I think this theory has some good explanatory power, and has some evidence to support it. Here’s some of the evidence that led me to this conclusion.
Human beings aren’t really very good at logical thought.
Without education, the average human being would barely learn to count by themselves. Even well-educated individuals often have a hard time with math and logic, and can’t perform these tasks without assistance. However, even a completely uneducated individual can learn to be very eloquant, can learn several languages, and can learn to deceive and manipulate extraordinarily well.
Similarly, when you compare a human being to a computer, we have the mathematical ability of an 8 bit pocket calculator from 1978, yet we can identify a lie better than all but the most advanced computers.
When human beings make errors in understanding the physical world, their errors often appear to be an over-application of “social logic”.
Throughout history, human beings have tended to treat physical problems like social problems. Religion and superstition can be explained by the application of socially primed ways of thinking to rational problems. Aside from the obvious examples of religions that represent physical phenomena with imaginary persons (the sun god, moon god, etc), there are many other examples.
– The belief in “jinxing”, for example, can be seen as a parallel to the social problem of hubris or pride. You can “jinx” your relationship by taking it for granted that your wife will always love you, but you can’t “jinx” your ride home by taking it for granted that traffic won’t be bad.
– Conspiracy theories, as well, seem to be a result of a preference for social answers to questions, rather than accepting more complicated, rational answers. These theories may be the result of a preference to blame hard-to explain events using human motives and psychology, rather than more complicated and rational arguments, such as economics, game theory, and probability.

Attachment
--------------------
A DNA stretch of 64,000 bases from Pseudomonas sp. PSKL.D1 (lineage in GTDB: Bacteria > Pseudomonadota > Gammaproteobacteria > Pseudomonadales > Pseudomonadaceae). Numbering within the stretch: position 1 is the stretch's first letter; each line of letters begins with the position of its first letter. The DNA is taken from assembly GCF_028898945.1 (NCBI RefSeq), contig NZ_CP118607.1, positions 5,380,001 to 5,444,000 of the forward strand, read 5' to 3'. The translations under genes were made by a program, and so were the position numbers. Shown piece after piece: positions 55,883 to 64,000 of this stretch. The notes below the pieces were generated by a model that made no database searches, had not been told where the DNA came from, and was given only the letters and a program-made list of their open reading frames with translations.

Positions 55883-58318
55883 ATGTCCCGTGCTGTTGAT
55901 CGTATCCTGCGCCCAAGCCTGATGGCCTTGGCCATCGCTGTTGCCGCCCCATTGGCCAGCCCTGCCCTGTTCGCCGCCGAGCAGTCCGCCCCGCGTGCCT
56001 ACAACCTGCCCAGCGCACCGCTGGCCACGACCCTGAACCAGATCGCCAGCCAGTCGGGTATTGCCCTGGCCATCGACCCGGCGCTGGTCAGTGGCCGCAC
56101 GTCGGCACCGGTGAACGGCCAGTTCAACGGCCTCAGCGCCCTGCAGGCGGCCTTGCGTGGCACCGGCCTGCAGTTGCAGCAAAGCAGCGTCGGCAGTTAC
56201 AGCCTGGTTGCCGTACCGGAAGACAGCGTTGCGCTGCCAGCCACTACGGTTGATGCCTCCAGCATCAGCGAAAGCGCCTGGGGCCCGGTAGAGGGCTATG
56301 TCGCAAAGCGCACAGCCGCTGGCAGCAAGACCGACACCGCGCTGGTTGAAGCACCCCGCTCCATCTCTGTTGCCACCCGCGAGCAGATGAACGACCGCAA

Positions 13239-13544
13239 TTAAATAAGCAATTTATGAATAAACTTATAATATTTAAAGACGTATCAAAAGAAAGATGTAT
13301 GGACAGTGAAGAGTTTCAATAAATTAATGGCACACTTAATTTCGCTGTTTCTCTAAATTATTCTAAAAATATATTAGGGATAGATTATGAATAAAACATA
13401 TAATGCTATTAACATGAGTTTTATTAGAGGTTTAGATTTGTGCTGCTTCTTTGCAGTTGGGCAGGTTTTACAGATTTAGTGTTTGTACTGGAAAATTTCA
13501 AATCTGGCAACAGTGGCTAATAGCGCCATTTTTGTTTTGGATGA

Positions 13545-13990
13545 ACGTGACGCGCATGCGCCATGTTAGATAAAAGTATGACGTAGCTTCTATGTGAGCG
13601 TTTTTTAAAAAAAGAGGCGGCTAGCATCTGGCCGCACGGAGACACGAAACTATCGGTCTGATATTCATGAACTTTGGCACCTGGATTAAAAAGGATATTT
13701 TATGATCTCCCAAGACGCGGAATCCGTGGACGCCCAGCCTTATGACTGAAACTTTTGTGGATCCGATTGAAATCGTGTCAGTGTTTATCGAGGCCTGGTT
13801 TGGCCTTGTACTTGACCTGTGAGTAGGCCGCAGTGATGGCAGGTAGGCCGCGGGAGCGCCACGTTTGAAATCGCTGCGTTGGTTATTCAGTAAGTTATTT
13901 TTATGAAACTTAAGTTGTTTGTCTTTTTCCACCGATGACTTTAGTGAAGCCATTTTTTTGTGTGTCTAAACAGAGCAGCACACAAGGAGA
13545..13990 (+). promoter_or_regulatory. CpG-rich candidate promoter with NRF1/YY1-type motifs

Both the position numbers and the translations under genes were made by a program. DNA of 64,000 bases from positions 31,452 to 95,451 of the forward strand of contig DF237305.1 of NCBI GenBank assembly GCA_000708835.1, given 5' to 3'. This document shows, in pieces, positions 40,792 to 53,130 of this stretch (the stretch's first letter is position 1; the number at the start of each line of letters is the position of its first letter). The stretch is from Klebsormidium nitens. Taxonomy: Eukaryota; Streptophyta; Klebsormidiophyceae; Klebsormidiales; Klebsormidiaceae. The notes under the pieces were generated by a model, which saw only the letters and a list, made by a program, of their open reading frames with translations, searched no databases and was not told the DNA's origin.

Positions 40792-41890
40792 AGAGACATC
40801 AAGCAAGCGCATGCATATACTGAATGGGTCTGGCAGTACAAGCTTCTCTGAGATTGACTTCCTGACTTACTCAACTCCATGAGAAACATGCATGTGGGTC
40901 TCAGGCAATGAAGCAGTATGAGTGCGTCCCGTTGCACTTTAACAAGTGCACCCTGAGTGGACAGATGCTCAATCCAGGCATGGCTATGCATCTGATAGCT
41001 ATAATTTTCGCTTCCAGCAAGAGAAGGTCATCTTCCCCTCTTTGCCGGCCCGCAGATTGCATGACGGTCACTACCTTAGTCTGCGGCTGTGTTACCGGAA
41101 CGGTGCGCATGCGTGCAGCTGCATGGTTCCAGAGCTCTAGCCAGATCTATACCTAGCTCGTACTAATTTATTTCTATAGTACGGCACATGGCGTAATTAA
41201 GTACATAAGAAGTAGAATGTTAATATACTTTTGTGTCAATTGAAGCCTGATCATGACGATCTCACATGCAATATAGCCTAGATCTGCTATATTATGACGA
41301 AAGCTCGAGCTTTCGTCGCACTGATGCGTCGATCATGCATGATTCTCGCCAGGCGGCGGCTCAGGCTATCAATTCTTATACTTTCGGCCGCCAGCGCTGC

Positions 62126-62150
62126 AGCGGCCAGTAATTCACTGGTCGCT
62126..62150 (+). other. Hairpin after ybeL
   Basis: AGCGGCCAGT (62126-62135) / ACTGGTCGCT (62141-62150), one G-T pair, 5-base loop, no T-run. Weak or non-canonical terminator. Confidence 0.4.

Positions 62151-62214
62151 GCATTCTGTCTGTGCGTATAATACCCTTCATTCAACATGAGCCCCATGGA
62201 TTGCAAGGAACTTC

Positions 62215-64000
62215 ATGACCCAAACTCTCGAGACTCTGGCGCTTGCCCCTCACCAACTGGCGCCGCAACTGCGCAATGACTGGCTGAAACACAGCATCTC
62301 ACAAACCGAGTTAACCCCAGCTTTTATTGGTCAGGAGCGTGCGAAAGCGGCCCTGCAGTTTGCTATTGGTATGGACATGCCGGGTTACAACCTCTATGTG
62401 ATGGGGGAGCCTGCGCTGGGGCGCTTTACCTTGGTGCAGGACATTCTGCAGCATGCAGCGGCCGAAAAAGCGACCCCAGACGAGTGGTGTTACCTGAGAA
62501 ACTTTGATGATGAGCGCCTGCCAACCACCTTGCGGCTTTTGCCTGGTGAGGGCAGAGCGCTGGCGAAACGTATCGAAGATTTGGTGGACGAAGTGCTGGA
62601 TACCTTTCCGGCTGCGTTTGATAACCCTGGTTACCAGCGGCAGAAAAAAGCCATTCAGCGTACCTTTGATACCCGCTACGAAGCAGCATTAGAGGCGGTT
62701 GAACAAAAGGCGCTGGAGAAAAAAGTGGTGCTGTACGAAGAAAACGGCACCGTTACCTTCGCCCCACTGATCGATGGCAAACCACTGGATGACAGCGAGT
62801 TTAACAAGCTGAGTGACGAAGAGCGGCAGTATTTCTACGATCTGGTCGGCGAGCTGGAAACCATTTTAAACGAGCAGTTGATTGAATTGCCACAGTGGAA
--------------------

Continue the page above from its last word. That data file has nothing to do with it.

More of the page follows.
– Popular political beliefs may be a result of the preference for social thinking over rational thinking. For example, the support of harsh criminal penalties which may persist despite evidence that they do nothing to prevent crime. Or the belief that an state, organization or corporation has human-like intent to harm people or achieve a goal, when a logical analysis shows that they are simply acting in their reasonable self-interest.
So what does this mean for your game?
For the most part, this article is pretty off-topic, I’ll confess. I just wanted to write it. But it does have consequences for game. Here are some conclusions that you can draw from this theory that will help your game.
– Your brain is DESIGNED for social intelligence. That is it’s first function, and if you just LET GO of the way of thinking that has been instilled in you by years of education, your core intelligence will guide you. Trust your gut!
– Learn to distinguish your socially based intuitions from your rational thought processes. If something is governed by social logic (a relationship), trust your “gut” over your rational mind. If something is governed by rational logic, be cautious about listening to your gut. For example, George Bush’s “gut” probably served him well in running for office and in forming relationships in business. But when it comes to invading a country, he should have put his gut instincts aside and looked at the lessons provided by history and social science.